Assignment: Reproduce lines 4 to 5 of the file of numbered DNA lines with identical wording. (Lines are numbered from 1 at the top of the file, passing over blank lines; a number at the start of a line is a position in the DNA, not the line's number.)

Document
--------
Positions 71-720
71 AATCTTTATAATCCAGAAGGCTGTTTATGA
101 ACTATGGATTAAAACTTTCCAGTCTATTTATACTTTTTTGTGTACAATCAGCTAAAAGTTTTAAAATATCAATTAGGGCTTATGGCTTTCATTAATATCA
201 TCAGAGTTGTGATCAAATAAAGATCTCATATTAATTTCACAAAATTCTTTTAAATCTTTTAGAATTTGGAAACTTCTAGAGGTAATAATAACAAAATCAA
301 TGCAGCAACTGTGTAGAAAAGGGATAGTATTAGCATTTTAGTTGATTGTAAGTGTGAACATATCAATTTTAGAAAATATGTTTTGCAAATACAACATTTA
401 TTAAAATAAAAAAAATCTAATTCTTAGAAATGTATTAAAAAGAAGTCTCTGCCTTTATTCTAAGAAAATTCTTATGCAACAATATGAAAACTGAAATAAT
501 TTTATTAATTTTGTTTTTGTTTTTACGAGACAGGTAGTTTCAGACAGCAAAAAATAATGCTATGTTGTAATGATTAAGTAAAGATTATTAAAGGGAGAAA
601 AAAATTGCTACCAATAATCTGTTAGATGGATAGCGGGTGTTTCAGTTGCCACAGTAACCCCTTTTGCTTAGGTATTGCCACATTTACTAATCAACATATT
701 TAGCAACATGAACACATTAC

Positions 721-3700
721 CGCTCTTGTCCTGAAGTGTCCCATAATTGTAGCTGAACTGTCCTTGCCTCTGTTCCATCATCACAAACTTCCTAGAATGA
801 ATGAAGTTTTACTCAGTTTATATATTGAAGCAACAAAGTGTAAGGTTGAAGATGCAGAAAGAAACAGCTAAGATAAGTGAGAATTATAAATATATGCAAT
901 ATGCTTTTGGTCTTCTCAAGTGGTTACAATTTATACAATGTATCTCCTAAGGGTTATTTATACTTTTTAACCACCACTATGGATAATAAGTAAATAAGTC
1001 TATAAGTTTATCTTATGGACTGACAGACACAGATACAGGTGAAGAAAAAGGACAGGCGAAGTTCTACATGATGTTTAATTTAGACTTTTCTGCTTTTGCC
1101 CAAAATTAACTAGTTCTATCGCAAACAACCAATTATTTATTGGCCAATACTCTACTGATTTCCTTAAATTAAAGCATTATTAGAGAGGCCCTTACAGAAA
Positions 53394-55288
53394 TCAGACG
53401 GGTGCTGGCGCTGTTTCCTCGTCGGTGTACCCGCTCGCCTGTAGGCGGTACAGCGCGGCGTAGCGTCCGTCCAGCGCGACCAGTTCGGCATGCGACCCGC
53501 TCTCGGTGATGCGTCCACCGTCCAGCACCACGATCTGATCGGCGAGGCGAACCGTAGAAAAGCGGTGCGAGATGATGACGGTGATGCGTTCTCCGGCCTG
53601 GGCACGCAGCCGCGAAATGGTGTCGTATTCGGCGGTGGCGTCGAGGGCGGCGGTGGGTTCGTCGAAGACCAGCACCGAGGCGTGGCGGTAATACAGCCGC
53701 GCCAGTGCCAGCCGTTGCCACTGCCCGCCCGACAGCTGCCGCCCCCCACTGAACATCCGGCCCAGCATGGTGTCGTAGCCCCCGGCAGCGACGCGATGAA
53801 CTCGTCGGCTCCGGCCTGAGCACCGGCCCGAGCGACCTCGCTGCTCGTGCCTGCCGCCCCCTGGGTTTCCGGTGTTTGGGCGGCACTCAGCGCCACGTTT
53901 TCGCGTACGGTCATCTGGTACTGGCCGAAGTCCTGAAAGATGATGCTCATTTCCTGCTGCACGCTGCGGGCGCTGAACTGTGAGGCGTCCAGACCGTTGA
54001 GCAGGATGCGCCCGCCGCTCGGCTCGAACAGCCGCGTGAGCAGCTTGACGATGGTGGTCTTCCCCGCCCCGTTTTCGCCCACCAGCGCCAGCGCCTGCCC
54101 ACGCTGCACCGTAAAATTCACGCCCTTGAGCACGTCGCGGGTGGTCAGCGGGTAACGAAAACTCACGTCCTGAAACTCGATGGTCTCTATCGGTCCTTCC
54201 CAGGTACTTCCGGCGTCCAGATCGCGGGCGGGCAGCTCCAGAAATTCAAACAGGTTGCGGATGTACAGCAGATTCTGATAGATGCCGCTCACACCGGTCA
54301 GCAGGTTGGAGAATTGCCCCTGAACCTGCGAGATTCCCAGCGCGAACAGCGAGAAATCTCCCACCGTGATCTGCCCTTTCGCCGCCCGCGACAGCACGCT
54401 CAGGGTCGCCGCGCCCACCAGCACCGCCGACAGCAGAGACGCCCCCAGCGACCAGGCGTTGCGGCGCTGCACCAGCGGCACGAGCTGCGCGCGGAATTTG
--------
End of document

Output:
201 TCAGAGTTGTGATCAAATAAAGATCTCATATTAATTTCACAAAATTCTTTTAAATCTTTTAGAATTTGGAAACTTCTAGAGGTAATAATAACAAAATCAA
301 TGCAGCAACTGTGTAGAAAAGGGATAGTATTAGCATTTTAGTTGATTGTAAGTGTGAACATATCAATTTTAGAAAATATGTTTTGCAAATACAACATTTA